And so it’s this kind of relationship, the colonial relationship between Palestinians and Israeli Jews, that is at the root of the whole crisis. And it’s what has to be appended if there is to be a just peace in the holy land.
So, I mean, when you talk about the fears of the Israeli public, you’re talking about fears that don’t necessarily have to be there. You’re also talking about fears that are particular to the Israeli public that looks at history from a European perspective and sees their past and even their future in Israel–in Europe. I mean, the exodus of Israelis is already happening. As many as 600,000 to 1 million Israelis are living abroad.
And I write–my book ends with a portrait of Berlin, where 15,000 Israelis are already living in the city where the Final Solution was planned. They’ve taken–most of them have taken citizenship, and they love it there. And this is where they are able to experience freedom and light and justice. They’ve turned their back on the gloom and doom of Netanyahu. And they don’t have to go through this experience of colonizing another people. So they’ve already kind of left and moved on. And this crisis will continue.
So how can it be ended is the question. It can’t be–we have to look past a two-state solution now and start looking at the real roots of the crisis. And that’s really what’s going to, I think, depress the rising degree of classical anti-Semitism we’re seeing being promoted in the Arab world, because the colonization of Palestinians is really the key catalyst. It’s why Protocols of the Elders of Zion has been a top-selling book in Egypt. If you talk to younger Egyptians, they don’t know that Jews used to live in their own country, that tens of thousands of Jews used to live in their own country. They don’t know that Leila Mourad, the famous Egyptian Taarab singer, was Jewish. They don’t know that there is a Jewish heritage in Egypt, and a real Jewish heritage.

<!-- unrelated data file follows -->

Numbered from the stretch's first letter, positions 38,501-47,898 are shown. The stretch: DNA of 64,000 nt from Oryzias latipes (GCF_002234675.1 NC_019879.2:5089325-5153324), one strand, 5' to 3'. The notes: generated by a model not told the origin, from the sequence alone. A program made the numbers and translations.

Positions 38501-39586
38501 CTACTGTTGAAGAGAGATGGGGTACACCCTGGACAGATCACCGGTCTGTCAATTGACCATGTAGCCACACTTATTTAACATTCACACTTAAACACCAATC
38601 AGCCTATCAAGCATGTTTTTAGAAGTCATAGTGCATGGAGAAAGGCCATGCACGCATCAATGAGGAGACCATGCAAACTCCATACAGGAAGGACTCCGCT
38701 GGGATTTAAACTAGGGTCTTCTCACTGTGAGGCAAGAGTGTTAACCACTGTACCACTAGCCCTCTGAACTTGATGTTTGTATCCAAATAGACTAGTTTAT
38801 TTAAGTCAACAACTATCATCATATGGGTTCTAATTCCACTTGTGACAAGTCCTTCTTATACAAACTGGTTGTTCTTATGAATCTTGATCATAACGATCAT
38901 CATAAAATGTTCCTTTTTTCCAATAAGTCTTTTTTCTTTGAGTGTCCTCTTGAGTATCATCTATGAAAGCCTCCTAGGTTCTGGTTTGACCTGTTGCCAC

And, you know, when I went to Lebanon, to Beirut, I went to see the Jewish synagogue that was actually shelled by the Israeli Army and destroyed, and it’s been rebuilt. And I was removed from the grounds because of the level of security around the synagogue. But there is a Jewish heritage in the Arab world. And that’s something I talk about in my book, too, through a portrait of my former roommate, Yossi David, whose family comes from Iran and Tunisia and has decided, you know, I’m an Arab, I feel closer to Palestinians than I do to Ashkenazi Jewish Israelis, and I want to build this Levantine bridge so that we can have a future together after this colonial relationship is upended.
So we have to also look past the Ashkenazi perspective on the conflict and look at who wants to be indigenized in Israel-Palestine, who wants to really genuinely live together. And it could be a total bloodbath, like you suggested, but there are also opportunities and possibilities that are opening up that I want to explore and possible relationships between groups that we have never considered who could actually live together. That’s why it’s so important to start looking past the hackneyed, worn-out, and obsolete two-state solution, which focuses on ethnic separation, which was based on the idea of us over here, them over there, a concept we’ve thrown away in the United States as segregationist, and start looking at who wants to genuinely live together and who demands colonialism and insists on its perpetuation for as long as they can maintain it.
JAY: Thanks for joining us.
BLUMENTHAL: Thanks for having me.
JAY: And thank you for joining us on The Real News. Max’s book, again, is Goliath: Life and Loathing in Greater Israel. And this concludes our series with Max on Reality Asserts Itself.
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“Max Blumenthal (born December 18, 1977) is an American author and blogger. Blumenthal is the editor of The Grayzone website, which is known for its apologetic coverage of—among other authoritarian regimes—the Chinese, Russian, Syrian, and Venezuelan governments, as well as denial of the Uyghur Genocide and other atrocities committed by these regimes.”